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SEATTLE -- Because of exclusive work done by KIRO Team 7 Investigators, we are now certain some children's books at your local library contain toxic levels of lead.
Investigative Reporter Chris Halsne reveals results of our own certified tests -- results so explosive they've already caught the attention of Congress.
According to the Consumer Product Safety Commission (CPSC), starting this year, children's products are considered hazardous with lead levels exceeding 300 parts per million -- but even that's considered unsafe.
A new federal law says toys and children’s books with lead over 100 parts per million can't be sold or distributed two years from now.
The books we tested show respective lead levels at 546 and 456 parts per million -- over the allowable safe limits.
Investigative Reporter Chris Halsne traveled to Washington, D.C., to speak to the head of the American Library Association about its request for a blanket exemption to lead testing.
Both books were printed before 1983, but experts repeatedly told KIRO Team 7 Investigators, because there has not been a comprehensive study on lead in used books, they cannot identify a pattern of what kinds of books might contain toxic levels. There is a study that shows books printed after 2004 by major manufacturers of children’s books have no traceable lead levels.
Our investigation into political efforts to exempt library books from the new lead standard laws is far from over.
Halsne discovered a major "study," cited by the Library Association as proof that ordinary books don’t contain lead, is not what it appears.
We'll bring you that developing investigation as soon as we can.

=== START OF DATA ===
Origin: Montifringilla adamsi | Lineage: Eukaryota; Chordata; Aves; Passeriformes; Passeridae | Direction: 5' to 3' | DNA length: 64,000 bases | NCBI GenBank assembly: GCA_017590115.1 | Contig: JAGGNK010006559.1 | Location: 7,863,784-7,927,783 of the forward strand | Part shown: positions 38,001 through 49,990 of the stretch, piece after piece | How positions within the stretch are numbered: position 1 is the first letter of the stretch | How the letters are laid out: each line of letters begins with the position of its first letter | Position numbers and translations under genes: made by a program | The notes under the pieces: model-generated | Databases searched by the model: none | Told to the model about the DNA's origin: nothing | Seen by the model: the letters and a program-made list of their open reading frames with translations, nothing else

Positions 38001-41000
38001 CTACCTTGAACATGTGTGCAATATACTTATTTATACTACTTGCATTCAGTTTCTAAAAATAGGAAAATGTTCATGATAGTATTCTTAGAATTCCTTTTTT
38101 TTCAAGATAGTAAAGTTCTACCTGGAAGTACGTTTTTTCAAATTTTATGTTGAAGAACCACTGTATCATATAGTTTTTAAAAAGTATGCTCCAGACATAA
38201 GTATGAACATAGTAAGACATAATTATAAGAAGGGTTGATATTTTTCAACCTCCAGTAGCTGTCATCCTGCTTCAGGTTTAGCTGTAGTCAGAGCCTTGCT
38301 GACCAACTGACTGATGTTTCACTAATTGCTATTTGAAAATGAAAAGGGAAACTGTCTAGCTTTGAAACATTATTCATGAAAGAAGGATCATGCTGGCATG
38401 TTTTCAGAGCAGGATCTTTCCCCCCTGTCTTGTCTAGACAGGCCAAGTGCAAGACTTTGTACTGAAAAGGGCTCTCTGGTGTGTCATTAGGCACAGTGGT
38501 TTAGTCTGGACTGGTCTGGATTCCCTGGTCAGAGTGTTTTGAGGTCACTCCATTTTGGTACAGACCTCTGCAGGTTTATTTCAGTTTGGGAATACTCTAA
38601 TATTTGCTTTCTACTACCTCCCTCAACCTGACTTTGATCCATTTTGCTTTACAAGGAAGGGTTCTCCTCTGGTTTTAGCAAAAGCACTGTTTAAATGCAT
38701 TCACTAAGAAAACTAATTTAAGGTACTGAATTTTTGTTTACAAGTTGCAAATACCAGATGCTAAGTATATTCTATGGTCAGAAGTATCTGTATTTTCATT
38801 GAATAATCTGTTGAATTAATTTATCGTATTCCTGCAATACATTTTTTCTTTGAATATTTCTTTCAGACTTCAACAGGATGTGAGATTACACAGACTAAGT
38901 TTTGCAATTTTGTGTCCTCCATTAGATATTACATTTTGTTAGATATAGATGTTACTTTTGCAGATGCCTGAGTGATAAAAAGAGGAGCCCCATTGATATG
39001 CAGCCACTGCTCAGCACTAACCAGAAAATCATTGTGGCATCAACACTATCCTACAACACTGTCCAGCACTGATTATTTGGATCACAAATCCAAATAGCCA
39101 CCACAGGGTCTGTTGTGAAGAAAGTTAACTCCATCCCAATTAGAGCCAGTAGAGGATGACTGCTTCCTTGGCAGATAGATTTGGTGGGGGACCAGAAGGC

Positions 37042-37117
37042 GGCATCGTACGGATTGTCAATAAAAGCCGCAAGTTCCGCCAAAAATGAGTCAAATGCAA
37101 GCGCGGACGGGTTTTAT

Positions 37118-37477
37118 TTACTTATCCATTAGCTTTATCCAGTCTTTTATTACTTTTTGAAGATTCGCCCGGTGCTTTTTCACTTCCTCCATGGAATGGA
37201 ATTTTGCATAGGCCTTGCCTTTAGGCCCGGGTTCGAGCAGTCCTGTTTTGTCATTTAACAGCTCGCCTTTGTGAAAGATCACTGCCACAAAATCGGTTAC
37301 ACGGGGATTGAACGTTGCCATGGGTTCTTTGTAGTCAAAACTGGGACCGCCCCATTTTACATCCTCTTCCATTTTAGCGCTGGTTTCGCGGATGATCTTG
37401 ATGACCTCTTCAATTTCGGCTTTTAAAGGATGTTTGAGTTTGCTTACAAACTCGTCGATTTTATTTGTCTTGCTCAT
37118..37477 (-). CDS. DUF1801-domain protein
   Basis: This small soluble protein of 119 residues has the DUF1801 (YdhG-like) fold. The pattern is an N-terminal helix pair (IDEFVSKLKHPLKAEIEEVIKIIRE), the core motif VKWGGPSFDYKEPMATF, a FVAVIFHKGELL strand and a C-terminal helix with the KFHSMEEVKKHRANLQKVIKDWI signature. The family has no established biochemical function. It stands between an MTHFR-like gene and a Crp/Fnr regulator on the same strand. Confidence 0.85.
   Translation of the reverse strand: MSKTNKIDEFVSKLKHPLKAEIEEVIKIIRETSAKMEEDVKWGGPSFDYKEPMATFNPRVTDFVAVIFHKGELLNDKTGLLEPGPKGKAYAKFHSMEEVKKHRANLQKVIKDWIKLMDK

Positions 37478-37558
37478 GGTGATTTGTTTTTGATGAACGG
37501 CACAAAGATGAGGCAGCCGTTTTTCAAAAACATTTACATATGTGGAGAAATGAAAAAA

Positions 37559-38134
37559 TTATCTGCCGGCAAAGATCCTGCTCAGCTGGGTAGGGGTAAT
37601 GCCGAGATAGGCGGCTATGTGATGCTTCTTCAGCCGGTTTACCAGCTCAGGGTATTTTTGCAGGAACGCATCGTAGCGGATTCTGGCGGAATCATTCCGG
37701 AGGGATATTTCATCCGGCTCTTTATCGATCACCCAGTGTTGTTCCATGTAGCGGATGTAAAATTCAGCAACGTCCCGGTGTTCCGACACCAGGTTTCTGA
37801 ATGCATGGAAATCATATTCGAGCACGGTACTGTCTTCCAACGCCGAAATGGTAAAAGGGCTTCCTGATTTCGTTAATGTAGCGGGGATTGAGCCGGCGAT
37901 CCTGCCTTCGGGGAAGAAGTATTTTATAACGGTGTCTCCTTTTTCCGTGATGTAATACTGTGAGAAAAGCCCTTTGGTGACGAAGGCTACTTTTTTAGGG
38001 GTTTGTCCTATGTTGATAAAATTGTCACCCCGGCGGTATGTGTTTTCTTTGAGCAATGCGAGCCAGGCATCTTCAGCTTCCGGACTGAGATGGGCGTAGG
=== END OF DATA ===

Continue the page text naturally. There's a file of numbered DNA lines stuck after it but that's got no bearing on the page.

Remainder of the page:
Lead exposure is one of the most common preventable poisonings of childhood. Data from the Center for Disease Control (CDC) shows that 6% of all children ages 1-2 years and 11% of black (non-Hispanic) children ages 1-5 years have blood lead levels in the toxic range. Lead is a potent poison that can affect individuals at any age. Children with developing bodies are especially vulnerable because their rapidly developing nervous systems are particularly sensitive to the effects of lead.
Almost all children in the United States are exposed to lead. Common sources include lead paint and lead contained in water and soil. Housing built before 1950 has the greatest risks of containing lead-based paint. Some children may eat or swallow chips of paint (pica) which increases their risk of exposure to lead.
Exposure to lead can have a wide range of effects on a child's development and behavior. Even when exposed to small amounts of lead levels, children may appear inattentive, hyperactive and irritable. Children with greater lead levels may also have problems with learning and reading, delayed growth and hearing loss. At high levels, lead can cause permanent brain damage and even death.